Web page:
Secret service officer from Brandenburg: masquerading instead of telling the truth
Today the court continued the questioning of secret service officer Reiner Görlitz from Brandenburg, who had for several years “led” Nazi cadre and informer Carsten Szczepanski (on the first part of his testimony, see the report of 1 July 2015). His testimony became a farce. Görlitz again appeared in a hooded sweater with the hood pulled far into his face and wearing a wig, he also tried to not look at parties in court.
He began early on to refuse to answer questions by claiming that he was not authorized to do so, beginning with a question on another informer, Toni Stadler. He did state that he had once more read several folders of files in preparation for his testimony – quite surprising, then, that everything of substance he had related on 1 July 2015 would easily have fit onto a sheet of paper. Continue reading
Lies and Trivialization, Part 15 – the non-violent 1990s Nazi scene in Thuringia
Today the court heard only one witness, who had been active in the Nazi party NPD, its youth organization JN and the “Thuringia Home Guard” in the early 1990s. The witness had not been questioned by the police, maybe because he had moved to Kuwait ten years ago. He was summoned based on a motion by the Wohlleben defense who wished to use his testimony to disprove certain incriminating evidence concerning Wohlleben’s role in supporting Zschäpe, Böhnhardt and Mundlos.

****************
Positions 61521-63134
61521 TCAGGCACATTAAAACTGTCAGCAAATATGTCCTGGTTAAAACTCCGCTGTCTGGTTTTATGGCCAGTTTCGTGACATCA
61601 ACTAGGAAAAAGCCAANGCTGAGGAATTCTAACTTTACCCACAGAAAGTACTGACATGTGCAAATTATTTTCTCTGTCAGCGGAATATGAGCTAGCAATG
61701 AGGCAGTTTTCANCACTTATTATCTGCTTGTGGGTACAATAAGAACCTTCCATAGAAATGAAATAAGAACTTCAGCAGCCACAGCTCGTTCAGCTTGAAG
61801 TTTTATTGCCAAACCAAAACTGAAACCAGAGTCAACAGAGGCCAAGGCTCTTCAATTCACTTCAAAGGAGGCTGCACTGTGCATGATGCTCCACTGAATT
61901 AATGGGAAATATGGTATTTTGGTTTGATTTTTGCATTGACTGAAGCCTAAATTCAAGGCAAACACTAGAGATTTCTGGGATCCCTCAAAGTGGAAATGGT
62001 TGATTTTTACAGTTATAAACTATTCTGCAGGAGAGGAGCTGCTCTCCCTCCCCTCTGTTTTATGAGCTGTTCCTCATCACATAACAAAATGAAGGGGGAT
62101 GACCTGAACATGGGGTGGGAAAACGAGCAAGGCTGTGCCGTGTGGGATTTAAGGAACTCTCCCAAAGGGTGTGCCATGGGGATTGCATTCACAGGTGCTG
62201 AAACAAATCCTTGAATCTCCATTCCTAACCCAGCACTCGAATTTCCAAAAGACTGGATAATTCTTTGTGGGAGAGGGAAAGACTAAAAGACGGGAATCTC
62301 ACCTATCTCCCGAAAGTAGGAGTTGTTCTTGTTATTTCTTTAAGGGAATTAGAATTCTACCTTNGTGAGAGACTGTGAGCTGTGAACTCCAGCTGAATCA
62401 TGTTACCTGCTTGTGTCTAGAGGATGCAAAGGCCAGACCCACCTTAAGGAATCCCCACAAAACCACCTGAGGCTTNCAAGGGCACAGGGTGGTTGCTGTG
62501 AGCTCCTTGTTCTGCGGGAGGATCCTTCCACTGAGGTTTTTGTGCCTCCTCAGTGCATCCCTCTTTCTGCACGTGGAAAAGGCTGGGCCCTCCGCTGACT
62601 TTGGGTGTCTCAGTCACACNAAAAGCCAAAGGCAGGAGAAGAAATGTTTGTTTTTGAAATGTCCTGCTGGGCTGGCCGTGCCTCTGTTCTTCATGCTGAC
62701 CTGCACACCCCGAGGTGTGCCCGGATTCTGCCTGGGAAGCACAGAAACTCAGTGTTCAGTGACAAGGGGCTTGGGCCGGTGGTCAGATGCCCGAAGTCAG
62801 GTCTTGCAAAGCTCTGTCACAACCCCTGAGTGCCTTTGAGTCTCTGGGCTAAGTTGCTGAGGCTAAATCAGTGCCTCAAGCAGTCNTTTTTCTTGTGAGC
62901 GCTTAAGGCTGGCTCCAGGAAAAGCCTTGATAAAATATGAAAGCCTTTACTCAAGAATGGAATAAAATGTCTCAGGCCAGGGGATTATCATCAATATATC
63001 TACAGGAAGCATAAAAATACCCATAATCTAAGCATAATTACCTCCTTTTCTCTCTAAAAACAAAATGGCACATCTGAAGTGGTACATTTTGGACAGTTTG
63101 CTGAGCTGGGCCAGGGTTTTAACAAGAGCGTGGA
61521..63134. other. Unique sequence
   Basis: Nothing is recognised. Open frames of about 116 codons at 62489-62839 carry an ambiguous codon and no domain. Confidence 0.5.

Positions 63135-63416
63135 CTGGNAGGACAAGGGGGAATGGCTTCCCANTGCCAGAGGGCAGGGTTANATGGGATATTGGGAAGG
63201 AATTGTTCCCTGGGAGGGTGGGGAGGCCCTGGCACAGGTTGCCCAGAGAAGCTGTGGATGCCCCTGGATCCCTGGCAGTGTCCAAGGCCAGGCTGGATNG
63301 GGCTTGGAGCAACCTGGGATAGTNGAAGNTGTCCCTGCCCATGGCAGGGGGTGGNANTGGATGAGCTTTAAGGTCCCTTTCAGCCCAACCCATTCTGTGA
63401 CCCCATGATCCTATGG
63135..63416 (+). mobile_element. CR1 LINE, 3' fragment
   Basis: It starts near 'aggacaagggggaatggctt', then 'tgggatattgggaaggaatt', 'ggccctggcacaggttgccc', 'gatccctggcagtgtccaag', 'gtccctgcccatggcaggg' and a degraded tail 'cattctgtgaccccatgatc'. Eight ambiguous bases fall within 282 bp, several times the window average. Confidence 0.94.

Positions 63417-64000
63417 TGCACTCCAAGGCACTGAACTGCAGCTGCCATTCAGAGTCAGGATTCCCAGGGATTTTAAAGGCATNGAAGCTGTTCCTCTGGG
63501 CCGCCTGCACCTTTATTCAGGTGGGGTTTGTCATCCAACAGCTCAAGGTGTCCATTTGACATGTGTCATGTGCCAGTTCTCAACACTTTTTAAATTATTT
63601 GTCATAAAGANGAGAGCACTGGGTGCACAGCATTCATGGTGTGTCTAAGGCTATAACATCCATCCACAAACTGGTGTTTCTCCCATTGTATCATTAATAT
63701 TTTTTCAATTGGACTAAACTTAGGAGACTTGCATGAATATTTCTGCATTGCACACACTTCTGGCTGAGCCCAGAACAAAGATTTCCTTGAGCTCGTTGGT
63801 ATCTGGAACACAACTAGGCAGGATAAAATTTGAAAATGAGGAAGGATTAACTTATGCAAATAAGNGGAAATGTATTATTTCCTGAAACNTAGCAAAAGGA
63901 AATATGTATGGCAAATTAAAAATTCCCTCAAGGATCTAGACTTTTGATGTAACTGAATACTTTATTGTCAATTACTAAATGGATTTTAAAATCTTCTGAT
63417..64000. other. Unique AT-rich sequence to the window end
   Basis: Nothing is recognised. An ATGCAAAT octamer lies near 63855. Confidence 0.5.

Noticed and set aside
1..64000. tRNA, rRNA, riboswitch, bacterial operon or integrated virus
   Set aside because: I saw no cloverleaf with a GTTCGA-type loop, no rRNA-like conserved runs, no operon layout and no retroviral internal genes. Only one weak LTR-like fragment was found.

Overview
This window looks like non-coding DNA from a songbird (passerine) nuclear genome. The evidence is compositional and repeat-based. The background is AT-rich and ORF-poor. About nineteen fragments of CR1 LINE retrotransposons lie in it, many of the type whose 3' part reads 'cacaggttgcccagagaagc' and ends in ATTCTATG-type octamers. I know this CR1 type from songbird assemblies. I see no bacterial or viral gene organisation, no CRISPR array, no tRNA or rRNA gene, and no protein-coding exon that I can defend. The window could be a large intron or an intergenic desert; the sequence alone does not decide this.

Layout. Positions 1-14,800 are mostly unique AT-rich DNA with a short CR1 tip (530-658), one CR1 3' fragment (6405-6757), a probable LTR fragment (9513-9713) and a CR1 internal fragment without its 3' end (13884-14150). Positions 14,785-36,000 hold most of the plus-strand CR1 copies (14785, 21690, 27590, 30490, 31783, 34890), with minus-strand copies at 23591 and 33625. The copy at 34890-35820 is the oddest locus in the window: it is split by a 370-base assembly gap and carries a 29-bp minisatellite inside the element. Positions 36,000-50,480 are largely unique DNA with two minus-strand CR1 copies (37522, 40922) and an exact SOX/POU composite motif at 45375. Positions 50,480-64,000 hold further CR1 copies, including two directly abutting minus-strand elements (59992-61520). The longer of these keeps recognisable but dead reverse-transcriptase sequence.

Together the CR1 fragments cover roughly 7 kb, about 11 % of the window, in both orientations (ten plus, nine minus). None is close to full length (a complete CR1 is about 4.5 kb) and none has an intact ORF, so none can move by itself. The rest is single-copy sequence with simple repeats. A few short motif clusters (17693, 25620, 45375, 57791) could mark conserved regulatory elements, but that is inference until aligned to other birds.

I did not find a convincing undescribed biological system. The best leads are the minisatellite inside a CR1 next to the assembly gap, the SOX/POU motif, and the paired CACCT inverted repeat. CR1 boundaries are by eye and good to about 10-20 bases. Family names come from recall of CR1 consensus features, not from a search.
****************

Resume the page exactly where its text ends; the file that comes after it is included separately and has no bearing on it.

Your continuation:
However, his testimony did not contain anything relevant concerning this issue. The witness was obviously still deeply engaged with Nazi ideology and terminology, did all he could to exculpate Zschäpe and Wohlleben, but it quickly became clear that he played fast and loose with the facts in order to do so, as well as garnishing his stories with a hefty dose of neo-National Socialist ideology. Continue reading
More Zschäpe defense antics, and more on the close connection between André Eminger and the trio
The trial day began with more theater: the presiding judge asked whether it was really necessary that he decide on yesterday’s motion concerning the seating order or whether the defense was able to reach an agreement. Counsel Heer responded like he usually does: generally speaking, he stated, he was willing to switch seats, but now that Zschäpe had once more moved for him to be relieved, maybe the other motion was obsolete. Counsel Grasel reacted by modifying the motion concerning seating order, asking that Heer be seated one seat further away from Zschäpe. The defense then changed seats, and by the time the first witness could be called, it was 10:15. Thus the defense, who always insists on the right to a speedy trial, once again wasted everybody’s time with their childish quarrels. The court will likely decide on the new motion for Heer’s removal, copies of which have not yet been provided to all parties, outside of the courtroom. Continue reading